Super Tuesday and Super Saturday have come to pass, Michigan has cast their ballots, even the Democrats Abroad have made their voices heard; but neither party has settled on a candidate. Donald Trump currently has a 90 delegate lead over his closest competitor Ted Cruz, while Hillary Clinton holds a 205 pledged delegate lead over Bernie Sanders. Both of these leads are clear, but not definitive. Especially with big states like Florida, Illinois, North Carolina and Ohio all voting tomorrow. This means that come April 19th, when New York holds our primaries my vote might matter. That means my roommates’ votes matter as well, and last night one of my roommates admitted to me he is fully undecided and incredibly intimidated about having to pick someone to support in such a diverse field.
There were lots of things I could have talked to him about, but I decided to go with the issue I knew would get his attention… marijuana legalization!
Right now, at the federal level, marijuana is a Schedule I Drug making it (in layman’s terms) super illegal and nearly impossible to research. Recently a bunch of states have bucked the DEA and legalized marijuana on their own. But legally speaking, they don’t actually have the power to make that call. The state-level marijuana policy reforms we’ve seen in the last three years are entirely subject to the whims of the White House and Department of Justice, meaning who gets elected could directly impact both medial and recreational marijuana laws.
So where do candidates stand on this? Luckily the Marijuana Policy Project has done tons of research into public statements making it easy for us to investigate. Listed alphabetically:
Secretary Clinton is very much in favor of medical marijuana and more research into medical benefits of marijuana. She wants to reclassify pot from Schedule I to Schedule II to make it easier for further research.
With recreational use, she is less clear. She has stated she doesn’t believe anyone should be imprisoned for marijuana use. She also has given quotes that seem enthusiastic about state legalization laws saying, “I think that states are the laboratories of democracy, and four states have already taken action to legalize, and it will be important that other states and the federal government take account of how that’s being done, what we learn from what they’re doing. I think that states moving forward is appropriate.” and also “I really believe it’s important that states like Colorado lead the way, so that we can learn what works and what doesn’t work. And I would certainly not want the federal government to interfere with the legal decision made by the people of Colorado.” So while the former Secretary of State has not come out in favor of recreational legalization, she hasn’t come out against it either.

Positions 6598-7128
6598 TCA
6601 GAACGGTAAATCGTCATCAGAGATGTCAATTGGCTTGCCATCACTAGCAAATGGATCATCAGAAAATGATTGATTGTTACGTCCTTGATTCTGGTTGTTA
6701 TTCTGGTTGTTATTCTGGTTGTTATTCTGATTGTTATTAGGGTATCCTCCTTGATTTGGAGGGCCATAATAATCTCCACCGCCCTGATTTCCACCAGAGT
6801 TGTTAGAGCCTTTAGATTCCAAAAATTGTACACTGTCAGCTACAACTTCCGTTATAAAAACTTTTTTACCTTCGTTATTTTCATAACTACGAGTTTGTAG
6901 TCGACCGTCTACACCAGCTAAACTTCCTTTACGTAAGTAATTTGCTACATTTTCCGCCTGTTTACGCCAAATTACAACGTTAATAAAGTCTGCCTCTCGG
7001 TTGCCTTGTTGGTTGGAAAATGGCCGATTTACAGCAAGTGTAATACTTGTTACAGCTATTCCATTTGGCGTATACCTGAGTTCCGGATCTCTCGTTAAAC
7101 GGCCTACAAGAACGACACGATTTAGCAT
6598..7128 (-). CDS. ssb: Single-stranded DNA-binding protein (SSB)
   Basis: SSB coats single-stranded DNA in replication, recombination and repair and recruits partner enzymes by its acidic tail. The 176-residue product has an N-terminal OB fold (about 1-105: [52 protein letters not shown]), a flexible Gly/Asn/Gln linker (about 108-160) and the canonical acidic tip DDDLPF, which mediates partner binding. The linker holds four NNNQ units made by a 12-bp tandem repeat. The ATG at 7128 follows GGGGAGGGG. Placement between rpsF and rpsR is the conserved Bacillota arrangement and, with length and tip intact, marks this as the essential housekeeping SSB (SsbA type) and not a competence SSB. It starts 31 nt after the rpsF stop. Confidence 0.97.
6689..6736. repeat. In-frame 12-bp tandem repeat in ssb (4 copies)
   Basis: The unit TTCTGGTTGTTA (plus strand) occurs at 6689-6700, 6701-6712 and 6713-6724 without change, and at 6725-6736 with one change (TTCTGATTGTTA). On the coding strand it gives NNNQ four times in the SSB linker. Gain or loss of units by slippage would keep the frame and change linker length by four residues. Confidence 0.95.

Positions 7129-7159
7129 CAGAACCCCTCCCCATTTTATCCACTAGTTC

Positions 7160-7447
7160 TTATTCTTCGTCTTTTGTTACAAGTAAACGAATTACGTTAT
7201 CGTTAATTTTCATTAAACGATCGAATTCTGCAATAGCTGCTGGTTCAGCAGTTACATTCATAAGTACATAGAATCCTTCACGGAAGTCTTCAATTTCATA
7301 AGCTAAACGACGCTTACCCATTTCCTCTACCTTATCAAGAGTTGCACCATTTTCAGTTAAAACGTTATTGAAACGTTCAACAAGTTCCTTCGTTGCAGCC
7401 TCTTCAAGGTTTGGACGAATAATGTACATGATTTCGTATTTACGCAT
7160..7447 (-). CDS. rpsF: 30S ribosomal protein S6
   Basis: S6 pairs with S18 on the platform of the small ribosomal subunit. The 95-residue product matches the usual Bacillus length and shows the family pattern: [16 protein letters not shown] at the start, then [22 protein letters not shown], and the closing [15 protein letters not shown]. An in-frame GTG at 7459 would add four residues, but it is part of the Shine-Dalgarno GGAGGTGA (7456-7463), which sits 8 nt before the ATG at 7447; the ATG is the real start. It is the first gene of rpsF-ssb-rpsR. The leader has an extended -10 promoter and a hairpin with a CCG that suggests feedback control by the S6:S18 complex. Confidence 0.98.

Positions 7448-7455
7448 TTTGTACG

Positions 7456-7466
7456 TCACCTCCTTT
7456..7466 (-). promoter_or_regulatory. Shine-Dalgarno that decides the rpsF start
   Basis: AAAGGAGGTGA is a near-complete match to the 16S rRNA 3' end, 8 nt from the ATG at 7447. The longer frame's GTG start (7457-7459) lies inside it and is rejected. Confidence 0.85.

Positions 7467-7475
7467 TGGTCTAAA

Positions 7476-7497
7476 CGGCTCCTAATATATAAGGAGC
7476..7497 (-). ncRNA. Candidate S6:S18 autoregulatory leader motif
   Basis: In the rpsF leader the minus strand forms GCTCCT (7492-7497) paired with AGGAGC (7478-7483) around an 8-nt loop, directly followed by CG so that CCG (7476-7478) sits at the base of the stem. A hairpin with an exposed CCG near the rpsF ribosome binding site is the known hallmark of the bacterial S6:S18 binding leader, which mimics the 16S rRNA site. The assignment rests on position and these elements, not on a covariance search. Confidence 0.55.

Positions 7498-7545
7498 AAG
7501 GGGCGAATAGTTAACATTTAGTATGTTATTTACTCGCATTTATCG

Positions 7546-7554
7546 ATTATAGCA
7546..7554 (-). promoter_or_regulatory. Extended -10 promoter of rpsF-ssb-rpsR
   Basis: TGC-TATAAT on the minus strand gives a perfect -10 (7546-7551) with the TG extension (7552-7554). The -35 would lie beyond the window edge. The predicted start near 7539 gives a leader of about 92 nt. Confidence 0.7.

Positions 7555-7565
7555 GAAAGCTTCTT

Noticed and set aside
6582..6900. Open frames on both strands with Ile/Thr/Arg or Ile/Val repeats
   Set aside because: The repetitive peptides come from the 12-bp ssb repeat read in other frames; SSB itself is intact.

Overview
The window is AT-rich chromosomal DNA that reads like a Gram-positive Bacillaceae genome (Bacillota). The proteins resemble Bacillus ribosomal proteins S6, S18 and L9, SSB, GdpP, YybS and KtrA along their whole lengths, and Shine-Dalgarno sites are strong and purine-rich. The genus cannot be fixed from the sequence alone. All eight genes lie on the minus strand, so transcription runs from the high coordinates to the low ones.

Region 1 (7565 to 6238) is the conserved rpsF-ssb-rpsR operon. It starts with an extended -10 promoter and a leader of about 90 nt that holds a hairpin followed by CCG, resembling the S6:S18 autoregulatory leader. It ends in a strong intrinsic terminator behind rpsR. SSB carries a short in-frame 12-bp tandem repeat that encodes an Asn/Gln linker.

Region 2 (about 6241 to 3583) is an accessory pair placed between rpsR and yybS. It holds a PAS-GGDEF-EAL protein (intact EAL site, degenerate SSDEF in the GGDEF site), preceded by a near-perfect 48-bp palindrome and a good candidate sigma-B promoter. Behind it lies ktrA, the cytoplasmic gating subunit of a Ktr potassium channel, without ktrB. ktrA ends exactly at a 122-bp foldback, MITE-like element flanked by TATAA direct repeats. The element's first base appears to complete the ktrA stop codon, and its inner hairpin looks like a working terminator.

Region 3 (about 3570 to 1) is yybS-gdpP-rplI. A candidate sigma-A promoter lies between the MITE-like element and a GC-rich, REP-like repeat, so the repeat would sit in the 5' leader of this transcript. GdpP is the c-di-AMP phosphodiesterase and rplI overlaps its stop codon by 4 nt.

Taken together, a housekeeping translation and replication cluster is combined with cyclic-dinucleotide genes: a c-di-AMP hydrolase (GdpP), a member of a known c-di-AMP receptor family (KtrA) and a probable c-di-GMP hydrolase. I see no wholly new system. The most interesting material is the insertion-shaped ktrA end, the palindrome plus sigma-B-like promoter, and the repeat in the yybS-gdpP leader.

Senator Cruz views medical and recreational marijuana through the lens of states’ rights. He personally doesn’t support changes but won’t get in the way of states who have medical or legal marijuana. Saying, “I don’t support drug legalization but I do support the Constitution. I think individual states can choose to adopt it. So if Texas had it on the ballot, I’d vote against it, but I respect the authority of states to follow different policies.” In another quote he echoed Clinton’s statements about the ‘laboratories of democracy’ stating, “I actually think this [marijuana reform] is a great embodiment of what Supreme Court Justice Louis Brandeis called the laboratories of democracy. If the citizens of Colorado decide they want to go down that road, that’s their prerogative. I don’t agree with it but that’s their right.”